A storm can change a landscape in very short order. Trees are uprooted, some twisted in half, or otherwise mangled. Shingles on roofs can change from their neatly laid appearance to finding another place to reside. Fences get flattened; some by trees falling on them; others from utilities trucks driving through to repair power lines. So was the case when a major storm went through our area awhile back.
Sam and his helper, Charlie (to protect "the guilty" that's who we will call them), set about the task of repairing a fence that had been damaged, both by fallen trees, and by a utility truck. The fence was a "a piece of cake," though, thought Sam. It was just a normal chain link that had to have a couple new posts and be restretched. There was a slight problem. The weeds and vines had become part of the fence before the storm so they had to be removed from the fence before it could even be found! Needless to say there soon was a big pile of trash - which the men dutifully carried to the street to be later picked up by the trash haulers. Job completed. Well, partly. The back section was completed.
Now for the side fence. A tree had fallen across it. The house to which that fallen tree belonged was vacant. Thus, the yard was somewhat uncared for. But fortunately for Sam, the tree had been cut up and removed, which just left the fence to be repaired. No big problem. It was only a section. Not really a huge amount of weeds and vines, either. So Sam, pitched the pile across the fence into the weed-grown vacant property. And he and Charlie went about finishing their job.
That evening, Sam's wife began sharing an experience she had that day. "You remember the story, don't you?" she asked. "You know, the one about the East German family who dumped their garbage over the East Wall. Then a family on the West bagged up some milk and bread and carefully lowered it on a rope over the wall - with a note saying, 'you give what you have.'"
Sam nodded thoughtfully, as his wife continued her story. As he listened, because of what she was saying, his mind also began reviewing his actions earlier that day. He had thrown his pile of weeds and vines into the yard with the vacant house, instead of carrying it to the front for the trash pickup. At the time he was thinking only that that yard would need cleaning anyway. So what's another little pile of weeds. And it also saved him some steps. But now he was seeing it all in a different light. He thought how he had purposed to be a Christian example to Charlie, his helper. But he now realized he had failed. He had "given what he had." But what he gave was - selfishness - dumping his trash over the fence.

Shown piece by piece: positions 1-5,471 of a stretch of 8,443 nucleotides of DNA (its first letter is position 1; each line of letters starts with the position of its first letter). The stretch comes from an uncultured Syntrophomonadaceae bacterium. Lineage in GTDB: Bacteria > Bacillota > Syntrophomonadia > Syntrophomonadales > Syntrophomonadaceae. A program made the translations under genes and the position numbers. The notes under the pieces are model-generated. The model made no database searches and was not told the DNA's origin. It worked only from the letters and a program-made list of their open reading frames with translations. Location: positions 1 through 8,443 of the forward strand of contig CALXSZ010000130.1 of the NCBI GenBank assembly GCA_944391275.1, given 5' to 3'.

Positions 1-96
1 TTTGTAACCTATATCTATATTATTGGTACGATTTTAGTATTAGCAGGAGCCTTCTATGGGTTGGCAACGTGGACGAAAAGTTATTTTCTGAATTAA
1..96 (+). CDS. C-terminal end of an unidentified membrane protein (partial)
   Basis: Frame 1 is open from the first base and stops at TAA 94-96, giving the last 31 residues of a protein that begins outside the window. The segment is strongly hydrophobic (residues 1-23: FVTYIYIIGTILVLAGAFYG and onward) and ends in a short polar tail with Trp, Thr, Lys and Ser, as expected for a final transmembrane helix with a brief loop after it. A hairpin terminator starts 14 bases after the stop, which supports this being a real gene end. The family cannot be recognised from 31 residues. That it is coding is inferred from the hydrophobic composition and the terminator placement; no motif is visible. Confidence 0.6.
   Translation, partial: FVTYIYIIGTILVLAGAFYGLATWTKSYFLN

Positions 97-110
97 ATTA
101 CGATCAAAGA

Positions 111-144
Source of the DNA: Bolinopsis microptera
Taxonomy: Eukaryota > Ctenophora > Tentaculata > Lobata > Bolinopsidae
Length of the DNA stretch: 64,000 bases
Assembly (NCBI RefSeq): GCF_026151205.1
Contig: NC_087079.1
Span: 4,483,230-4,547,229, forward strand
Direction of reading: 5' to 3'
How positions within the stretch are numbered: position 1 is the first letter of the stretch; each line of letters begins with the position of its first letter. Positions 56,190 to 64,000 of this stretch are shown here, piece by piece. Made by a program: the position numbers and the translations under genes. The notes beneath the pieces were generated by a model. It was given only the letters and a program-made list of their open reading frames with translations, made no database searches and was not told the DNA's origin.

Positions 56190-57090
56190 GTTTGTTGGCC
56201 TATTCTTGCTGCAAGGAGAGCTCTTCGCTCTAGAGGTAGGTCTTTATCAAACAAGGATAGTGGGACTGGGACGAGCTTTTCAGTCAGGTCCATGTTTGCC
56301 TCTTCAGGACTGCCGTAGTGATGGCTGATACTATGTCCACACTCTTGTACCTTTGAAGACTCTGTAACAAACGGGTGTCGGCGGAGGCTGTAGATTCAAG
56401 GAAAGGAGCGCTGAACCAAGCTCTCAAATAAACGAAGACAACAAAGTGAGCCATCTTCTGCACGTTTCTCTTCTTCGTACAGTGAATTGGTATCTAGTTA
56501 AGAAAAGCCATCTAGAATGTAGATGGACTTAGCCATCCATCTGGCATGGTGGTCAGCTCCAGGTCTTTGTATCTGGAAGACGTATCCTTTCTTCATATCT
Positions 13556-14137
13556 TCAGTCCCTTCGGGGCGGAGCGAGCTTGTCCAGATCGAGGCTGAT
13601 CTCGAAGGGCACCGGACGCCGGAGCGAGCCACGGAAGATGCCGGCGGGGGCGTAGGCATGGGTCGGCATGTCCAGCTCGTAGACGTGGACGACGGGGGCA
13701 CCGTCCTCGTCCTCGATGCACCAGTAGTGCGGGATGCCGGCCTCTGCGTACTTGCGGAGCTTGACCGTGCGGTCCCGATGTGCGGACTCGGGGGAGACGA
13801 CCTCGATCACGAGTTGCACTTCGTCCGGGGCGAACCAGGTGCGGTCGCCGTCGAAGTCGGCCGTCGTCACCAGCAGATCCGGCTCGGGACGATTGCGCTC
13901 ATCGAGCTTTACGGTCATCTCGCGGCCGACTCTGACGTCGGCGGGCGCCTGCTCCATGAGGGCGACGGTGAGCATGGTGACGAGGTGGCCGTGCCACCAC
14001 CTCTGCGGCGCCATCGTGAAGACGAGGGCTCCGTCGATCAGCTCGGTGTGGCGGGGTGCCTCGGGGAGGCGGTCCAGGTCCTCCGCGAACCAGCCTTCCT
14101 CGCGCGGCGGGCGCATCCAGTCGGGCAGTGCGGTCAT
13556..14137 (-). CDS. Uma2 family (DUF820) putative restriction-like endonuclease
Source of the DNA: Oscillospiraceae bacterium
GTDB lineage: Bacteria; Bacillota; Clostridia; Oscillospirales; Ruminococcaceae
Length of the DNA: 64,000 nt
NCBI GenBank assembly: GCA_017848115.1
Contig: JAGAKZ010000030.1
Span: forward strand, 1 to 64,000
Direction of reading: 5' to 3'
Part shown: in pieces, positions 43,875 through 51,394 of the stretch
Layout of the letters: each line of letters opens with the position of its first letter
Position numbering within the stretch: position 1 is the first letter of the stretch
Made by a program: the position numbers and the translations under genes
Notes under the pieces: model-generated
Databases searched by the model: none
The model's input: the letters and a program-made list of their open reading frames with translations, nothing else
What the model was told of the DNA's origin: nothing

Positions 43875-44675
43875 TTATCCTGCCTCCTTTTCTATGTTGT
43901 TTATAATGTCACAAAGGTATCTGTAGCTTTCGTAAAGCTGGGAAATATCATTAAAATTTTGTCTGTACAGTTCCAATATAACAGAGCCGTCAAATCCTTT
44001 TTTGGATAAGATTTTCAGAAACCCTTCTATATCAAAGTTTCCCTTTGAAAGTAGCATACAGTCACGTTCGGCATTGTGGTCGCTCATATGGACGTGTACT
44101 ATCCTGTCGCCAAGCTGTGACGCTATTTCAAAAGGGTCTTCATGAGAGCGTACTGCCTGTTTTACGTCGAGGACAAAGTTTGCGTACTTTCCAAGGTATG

He determined that after apologizing to Charlie, he would go and clean up the weed pile. He purposed as well that in the future he would "give what he had," - and he would try to make sure, what he gave came from a heart that "loved his neighbor as himself."
Do you have a story of "giving what you have" - of blaming others ... procrastination, etc. - then taking responsibility to do what 's right? When our storms of life come let's "give what we have!" And may it always flow from our heart that is filled with God's love. ęcopyright 2008 Arleita Harmon, http://www.menofagape.com
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Arleita: Your thoughts are so inspiring. You have a way of igniting dormant stories within me. Important things I'd forgotten about. Did you get my PM's? Thank you for all your encouragement. I do long for my heart's desires. The Lord Bless you.